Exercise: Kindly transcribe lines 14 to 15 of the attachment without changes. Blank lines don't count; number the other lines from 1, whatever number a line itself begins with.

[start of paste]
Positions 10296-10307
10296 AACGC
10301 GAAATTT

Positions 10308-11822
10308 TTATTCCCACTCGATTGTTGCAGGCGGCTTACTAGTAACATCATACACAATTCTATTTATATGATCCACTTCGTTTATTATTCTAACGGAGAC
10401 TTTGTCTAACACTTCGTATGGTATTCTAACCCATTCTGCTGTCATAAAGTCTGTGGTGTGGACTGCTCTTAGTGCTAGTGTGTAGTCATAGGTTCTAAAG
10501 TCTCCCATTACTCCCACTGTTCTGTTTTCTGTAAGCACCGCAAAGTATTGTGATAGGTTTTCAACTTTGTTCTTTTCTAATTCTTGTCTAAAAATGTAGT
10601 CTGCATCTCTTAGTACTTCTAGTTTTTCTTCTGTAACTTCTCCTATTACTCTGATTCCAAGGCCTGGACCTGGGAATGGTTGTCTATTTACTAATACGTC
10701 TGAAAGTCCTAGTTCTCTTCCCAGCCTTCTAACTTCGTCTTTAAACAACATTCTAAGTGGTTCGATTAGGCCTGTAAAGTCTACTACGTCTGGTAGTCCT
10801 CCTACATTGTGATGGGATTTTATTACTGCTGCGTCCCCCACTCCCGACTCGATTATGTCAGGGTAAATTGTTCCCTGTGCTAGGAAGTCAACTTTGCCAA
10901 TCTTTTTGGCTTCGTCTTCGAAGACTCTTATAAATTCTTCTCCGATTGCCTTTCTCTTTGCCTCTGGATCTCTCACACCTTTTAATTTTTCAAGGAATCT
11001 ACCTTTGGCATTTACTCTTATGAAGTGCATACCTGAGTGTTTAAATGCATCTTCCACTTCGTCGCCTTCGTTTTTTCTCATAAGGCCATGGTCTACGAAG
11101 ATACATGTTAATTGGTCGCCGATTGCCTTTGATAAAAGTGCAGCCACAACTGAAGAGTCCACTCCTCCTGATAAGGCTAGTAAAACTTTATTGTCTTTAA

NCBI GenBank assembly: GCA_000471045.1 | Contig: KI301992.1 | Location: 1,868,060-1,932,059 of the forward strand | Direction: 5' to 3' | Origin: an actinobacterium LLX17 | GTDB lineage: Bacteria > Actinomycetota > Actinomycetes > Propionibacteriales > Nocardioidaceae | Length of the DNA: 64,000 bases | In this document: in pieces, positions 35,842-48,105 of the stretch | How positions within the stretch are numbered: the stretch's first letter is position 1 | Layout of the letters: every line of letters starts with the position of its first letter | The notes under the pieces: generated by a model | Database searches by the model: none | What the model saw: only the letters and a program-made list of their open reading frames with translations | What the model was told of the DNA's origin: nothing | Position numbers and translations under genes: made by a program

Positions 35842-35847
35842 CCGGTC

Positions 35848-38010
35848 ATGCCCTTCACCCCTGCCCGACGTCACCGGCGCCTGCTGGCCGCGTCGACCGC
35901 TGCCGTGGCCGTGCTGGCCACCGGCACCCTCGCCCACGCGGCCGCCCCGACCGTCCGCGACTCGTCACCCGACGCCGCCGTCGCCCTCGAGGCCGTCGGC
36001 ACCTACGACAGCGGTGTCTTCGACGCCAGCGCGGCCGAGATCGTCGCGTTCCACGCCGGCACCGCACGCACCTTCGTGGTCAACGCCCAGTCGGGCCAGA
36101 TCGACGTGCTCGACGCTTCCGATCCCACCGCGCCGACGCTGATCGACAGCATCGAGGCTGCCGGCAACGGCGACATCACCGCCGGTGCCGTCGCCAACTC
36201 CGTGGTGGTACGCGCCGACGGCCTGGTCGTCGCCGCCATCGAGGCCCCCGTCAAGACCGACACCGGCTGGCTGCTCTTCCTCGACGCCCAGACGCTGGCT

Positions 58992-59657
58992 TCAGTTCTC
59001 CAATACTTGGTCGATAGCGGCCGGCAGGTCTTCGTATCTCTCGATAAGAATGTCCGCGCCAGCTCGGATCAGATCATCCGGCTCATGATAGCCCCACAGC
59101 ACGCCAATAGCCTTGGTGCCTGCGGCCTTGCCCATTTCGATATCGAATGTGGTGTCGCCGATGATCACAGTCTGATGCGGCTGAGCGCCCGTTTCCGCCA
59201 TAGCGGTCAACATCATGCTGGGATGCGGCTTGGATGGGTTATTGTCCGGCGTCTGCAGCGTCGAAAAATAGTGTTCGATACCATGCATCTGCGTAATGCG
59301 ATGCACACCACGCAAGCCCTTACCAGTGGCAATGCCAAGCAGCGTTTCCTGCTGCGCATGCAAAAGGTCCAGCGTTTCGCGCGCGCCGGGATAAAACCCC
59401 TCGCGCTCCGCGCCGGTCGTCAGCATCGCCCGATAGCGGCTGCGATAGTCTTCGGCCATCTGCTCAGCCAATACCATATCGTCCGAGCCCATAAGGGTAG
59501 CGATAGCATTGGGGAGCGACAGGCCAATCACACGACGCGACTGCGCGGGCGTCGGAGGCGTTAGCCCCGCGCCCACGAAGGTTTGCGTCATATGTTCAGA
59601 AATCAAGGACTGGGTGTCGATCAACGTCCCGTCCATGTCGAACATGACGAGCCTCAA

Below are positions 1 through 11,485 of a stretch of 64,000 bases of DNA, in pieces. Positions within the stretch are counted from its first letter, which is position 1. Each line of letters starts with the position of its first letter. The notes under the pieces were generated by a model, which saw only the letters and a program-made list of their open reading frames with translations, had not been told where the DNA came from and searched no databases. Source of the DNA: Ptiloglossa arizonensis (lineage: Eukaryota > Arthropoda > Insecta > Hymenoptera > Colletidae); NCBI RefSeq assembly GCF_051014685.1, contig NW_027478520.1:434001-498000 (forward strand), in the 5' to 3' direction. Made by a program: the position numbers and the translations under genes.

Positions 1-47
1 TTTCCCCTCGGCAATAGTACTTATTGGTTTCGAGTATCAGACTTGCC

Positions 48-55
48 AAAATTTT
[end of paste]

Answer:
NCBI GenBank assembly: GCA_000471045.1 | Contig: KI301992.1 | Location: 1,868,060-1,932,059 of the forward strand | Direction: 5' to 3' | Origin: an actinobacterium LLX17 | GTDB lineage: Bacteria > Actinomycetota > Actinomycetes > Propionibacteriales > Nocardioidaceae | Length of the DNA: 64,000 bases | In this document: in pieces, positions 35,842-48,105 of the stretch | How positions within the stretch are numbered: the stretch's first letter is position 1 | Layout of the letters: every line of letters starts with the position of its first letter | The notes under the pieces: generated by a model | Database searches by the model: none | What the model saw: only the letters and a program-made list of their open reading frames with translations | What the model was told of the DNA's origin: nothing | Position numbers and translations under genes: made by a program

Positions 35842-35847